In a significant move today, the Federal Reserve announced that it will increase the target range for the federal funds rate to 0.75 to 1%, and signaled that “ongoing increases in the target range will be appropriate.”
ABA Data Bank: Fed tightening sends real yields on inflation-adjusted treasuries into positive territory
Real yields on treasury bonds have soared into near-positive territory on the back of Fed tightening. In the last month alone, five-year treasury yields increased nearly 1 percentage point. Fed Chairman Jerome Powell signaled on Thursday that a 50 basis point hike is likely in the May FOMC meeting.
Federal Open Market Committee members said monthly reductions in securities holdings should be capped at about $60 billion for Treasury securities and about $35 billion for mortgage backed securities.
With the U.S. economy experiencing a period of high inflation and with new economic uncertainties prompted by the Russian invasion of Ukraine, Federal Reserve Chairman Jerome Powell today warned that these conditions could push the Federal Open Market Committee’s longer-term expectations “uncomfortably higher,” underscoring a need for the FOMC “to move expeditiously” to raise interest rates.
According to the Federal Open Market Committee dot plot, the Federal Reserve expects to increase rates six more times this year, which would take the federal funds rate from its current position, 25-50 basis points, up to 175-200 basis points.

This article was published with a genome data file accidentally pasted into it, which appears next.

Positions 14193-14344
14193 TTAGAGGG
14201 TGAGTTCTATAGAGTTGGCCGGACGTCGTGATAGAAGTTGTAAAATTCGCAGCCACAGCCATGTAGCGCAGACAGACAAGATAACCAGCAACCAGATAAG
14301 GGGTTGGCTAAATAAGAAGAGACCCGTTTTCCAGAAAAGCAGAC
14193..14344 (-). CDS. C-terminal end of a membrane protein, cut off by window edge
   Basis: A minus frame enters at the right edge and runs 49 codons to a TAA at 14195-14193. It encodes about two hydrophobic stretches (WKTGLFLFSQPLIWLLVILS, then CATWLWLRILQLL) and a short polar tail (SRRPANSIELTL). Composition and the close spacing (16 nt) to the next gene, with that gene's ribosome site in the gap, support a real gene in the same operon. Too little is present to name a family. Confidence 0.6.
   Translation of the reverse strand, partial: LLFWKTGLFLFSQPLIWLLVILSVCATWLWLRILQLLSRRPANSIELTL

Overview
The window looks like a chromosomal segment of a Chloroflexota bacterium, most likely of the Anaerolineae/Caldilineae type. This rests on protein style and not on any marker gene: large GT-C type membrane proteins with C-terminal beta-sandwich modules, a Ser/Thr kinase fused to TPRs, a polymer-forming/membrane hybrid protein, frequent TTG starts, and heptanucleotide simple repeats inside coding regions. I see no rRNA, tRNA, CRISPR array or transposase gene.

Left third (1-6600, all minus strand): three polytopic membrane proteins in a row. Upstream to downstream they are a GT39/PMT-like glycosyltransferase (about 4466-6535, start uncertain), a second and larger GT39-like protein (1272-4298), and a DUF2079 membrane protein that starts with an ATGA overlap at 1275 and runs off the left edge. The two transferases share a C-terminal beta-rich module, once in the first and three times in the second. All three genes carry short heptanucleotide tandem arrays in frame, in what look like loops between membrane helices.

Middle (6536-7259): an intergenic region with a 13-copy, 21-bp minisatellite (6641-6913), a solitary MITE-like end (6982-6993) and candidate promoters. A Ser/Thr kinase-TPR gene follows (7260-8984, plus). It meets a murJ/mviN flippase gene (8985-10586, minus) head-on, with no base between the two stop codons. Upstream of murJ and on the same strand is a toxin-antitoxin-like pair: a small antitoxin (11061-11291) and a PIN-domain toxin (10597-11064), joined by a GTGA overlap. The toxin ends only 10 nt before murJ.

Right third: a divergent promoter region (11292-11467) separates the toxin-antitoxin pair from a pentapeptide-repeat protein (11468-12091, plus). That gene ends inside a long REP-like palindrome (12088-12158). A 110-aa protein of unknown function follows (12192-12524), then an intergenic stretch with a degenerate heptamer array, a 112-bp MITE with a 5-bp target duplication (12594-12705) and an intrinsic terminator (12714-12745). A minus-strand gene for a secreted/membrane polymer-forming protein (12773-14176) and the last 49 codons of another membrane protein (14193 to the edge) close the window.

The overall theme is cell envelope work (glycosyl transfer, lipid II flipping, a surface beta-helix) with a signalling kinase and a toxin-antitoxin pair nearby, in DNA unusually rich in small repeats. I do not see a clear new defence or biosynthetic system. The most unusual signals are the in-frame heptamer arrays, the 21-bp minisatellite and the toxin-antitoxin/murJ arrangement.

The Federal Reserve will raise the interest rates by a quarter of a percentage point to a target range of 0.25% to 0.5%, according to the latest Federal Open Market Committee statement issued today.
Federal Reserve Chairman Jerome Powell told members of the House Committee on Financial Services today that he expects the Fed to raise interest rates at the next meeting of the Federal Open Market Committee on March 15-16.
While the Federal Reserve seeks public comment on the benefits and risks of creating a central bank digital currency, Fed Governor Michelle Bowman said today that she “intends to keep an open mind” about a CBDC but that the use case for it is not readily apparent to her.
If the omicron wave of the COVID-19 pandemic dissipates quickly, economic activity will likely strengthen rapidly and economic growth will be robust in 2022, according to members of the Federal Open Market Committee.